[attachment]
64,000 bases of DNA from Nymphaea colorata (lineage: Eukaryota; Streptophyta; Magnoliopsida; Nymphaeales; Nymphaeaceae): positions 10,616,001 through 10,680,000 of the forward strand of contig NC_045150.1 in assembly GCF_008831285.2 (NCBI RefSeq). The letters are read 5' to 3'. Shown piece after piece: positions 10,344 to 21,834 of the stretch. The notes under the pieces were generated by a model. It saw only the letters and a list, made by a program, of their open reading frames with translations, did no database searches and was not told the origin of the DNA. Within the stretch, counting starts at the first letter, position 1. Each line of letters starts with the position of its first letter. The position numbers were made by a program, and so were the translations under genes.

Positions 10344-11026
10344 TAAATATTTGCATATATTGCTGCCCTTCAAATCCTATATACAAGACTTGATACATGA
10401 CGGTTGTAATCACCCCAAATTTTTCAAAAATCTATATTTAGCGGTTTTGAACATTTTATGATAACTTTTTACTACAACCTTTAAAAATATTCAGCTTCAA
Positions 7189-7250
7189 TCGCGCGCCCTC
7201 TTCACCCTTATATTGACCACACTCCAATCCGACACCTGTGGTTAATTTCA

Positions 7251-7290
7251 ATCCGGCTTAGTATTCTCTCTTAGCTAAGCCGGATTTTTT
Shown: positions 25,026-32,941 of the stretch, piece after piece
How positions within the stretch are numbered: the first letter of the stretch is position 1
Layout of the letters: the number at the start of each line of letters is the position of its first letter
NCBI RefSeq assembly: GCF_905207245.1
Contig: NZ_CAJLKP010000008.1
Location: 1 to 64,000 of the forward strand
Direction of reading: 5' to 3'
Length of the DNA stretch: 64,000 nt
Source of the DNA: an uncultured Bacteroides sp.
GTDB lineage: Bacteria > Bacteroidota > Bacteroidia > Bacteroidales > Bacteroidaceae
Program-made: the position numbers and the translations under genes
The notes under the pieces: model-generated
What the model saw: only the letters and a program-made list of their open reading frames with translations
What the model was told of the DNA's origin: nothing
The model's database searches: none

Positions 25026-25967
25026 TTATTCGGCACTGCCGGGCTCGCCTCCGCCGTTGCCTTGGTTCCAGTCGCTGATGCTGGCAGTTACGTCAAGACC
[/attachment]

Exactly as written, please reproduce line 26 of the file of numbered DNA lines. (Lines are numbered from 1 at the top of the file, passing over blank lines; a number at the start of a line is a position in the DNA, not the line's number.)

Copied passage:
25026 TTATTCGGCACTGCCGGGCTCGCCTCCGCCGTTGCCTTGGTTCCAGTCGCTGATGCTGGCAGTTACGTCAAGACC